A. Jurisdiction

[Source: United States District Court for the Southern District of Florida, 746 F. Supp. 1506 (1990); footnotes omitted.]

N.B. As per the disclaimer, neither the ICRC nor the authors can be identified with the opinions expressed in the Cases and Documents. Some cases even come to solutions that clearly violate IHL. They are nevertheless worthy of discussion, if only to raise a challenge to display more humanity in armed conflicts. Similarly, in some of the texts used in the case studies, the facts may not always be proven; nevertheless, they have been selected because they highlight interesting IHL issues and are thus published for didactic purposes.




THIS CAUSE comes before the Court on the several motions of Defendants General Manuel Antonio Noriega and Lt. Col. Luis Del Cid to dismiss for lack of jurisdiction the indictment which charges them with various narcotics-related offenses.

The case at bar presents the Court with a drama of international proportions, considering the status of the principal defendant and the difficult circumstances under which he was brought before this Court. The pertinent facts are as follows:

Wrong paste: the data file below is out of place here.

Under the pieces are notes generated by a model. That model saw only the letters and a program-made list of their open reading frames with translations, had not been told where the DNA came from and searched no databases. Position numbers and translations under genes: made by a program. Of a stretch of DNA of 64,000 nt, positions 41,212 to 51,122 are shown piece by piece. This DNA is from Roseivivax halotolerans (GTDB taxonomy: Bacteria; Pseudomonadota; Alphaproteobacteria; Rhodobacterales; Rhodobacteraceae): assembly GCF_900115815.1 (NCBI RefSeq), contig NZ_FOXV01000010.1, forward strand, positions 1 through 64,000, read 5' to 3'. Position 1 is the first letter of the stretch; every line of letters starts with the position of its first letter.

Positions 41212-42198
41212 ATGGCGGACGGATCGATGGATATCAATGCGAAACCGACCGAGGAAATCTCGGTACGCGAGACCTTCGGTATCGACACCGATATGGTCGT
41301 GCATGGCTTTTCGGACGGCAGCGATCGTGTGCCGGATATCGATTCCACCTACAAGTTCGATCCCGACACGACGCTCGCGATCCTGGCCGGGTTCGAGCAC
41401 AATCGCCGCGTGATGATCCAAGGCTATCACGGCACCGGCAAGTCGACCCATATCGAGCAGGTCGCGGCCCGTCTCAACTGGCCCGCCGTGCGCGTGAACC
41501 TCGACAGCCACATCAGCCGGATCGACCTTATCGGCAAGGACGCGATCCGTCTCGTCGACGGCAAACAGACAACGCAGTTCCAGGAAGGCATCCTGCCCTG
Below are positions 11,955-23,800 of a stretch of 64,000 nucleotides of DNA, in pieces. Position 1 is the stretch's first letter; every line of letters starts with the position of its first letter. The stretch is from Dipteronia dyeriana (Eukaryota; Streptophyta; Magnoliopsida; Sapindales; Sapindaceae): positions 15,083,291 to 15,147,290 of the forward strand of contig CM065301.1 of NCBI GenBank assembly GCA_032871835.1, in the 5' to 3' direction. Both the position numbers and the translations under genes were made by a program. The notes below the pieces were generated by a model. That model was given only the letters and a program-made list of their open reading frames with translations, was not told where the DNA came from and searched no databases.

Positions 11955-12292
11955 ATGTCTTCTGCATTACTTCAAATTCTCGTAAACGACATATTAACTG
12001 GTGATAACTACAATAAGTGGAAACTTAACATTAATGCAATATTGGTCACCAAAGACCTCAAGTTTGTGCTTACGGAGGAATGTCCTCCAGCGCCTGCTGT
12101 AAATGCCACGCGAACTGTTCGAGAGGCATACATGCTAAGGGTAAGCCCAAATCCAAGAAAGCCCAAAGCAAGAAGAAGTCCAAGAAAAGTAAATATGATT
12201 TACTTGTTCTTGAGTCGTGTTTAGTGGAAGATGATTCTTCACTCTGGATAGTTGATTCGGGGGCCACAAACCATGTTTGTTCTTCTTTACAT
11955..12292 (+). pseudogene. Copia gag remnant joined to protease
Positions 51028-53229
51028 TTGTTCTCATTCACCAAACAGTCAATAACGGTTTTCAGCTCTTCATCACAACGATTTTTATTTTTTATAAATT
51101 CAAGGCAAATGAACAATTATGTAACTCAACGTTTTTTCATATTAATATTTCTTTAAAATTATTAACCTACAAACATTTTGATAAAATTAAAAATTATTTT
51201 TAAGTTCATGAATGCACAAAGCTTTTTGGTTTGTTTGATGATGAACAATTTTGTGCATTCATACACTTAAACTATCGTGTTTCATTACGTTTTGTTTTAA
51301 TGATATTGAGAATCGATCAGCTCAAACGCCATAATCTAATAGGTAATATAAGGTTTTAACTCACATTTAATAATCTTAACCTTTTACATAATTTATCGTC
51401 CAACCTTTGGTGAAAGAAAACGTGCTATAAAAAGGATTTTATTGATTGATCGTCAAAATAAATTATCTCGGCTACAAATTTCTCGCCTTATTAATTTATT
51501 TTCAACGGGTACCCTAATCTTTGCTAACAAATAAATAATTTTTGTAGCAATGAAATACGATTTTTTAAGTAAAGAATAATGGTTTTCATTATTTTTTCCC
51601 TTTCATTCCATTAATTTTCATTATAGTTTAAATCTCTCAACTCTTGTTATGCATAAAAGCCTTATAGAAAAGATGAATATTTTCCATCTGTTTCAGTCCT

On February 14, 1988, a federal grand jury sitting in Miami, Florida returned a twelve-count indictment charging General Manuel Antonio Noriega with participating in an international conspiracy to import cocaine and materials used in producing cocaine into and out of the United States. Noriega is alleged to have exploited his official position as head of the intelligence branch of the Panamanian National Guard, and then as Commander-in-Chief of the Panamanian Defense Forces, to receive payoffs in return for assisting and protecting international drug traffickers [...] Defendant Del Cid, in addition to being an officer in the Panamanian Defense Forces, was General Noriega’s personal secretary. He is charged with acting as liaison, courier, and emissary for Noriega in his transactions with Cartel members and other drug traffickers.

[...] Subsequent to the indictment, the Court granted General Noriega’s motion to allow special appearance of counsel, despite the fact that Noriega was a fugitive and not before the Court at that time. Noriega’s counsel then moved to dismiss the indictment on the ground that United States laws could not be applied to a foreign leader whose alleged illegal activities all occurred outside the territorial bounds of the United States. Counsel further argued that Noriega was immune from prosecution as a head of state and diplomat, and that his alleged narcotics offenses constituted acts of state not properly reviewable by this Court.